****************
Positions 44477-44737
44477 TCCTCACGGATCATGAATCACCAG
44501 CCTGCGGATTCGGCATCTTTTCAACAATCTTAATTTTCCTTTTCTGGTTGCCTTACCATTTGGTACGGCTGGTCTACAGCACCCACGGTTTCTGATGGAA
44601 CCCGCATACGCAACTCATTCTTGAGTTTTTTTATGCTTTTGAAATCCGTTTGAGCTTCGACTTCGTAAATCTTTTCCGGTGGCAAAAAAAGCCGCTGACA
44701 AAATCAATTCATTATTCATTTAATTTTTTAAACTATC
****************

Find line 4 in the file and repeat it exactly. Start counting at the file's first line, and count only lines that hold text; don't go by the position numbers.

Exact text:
44601 CCCGCATACGCAACTCATTCTTGAGTTTTTTTATGCTTTTGAAATCCGTTTGAGCTTCGACTTCGTAAATCTTTTCCGGTGGCAAAAAAAGCCGCTGACA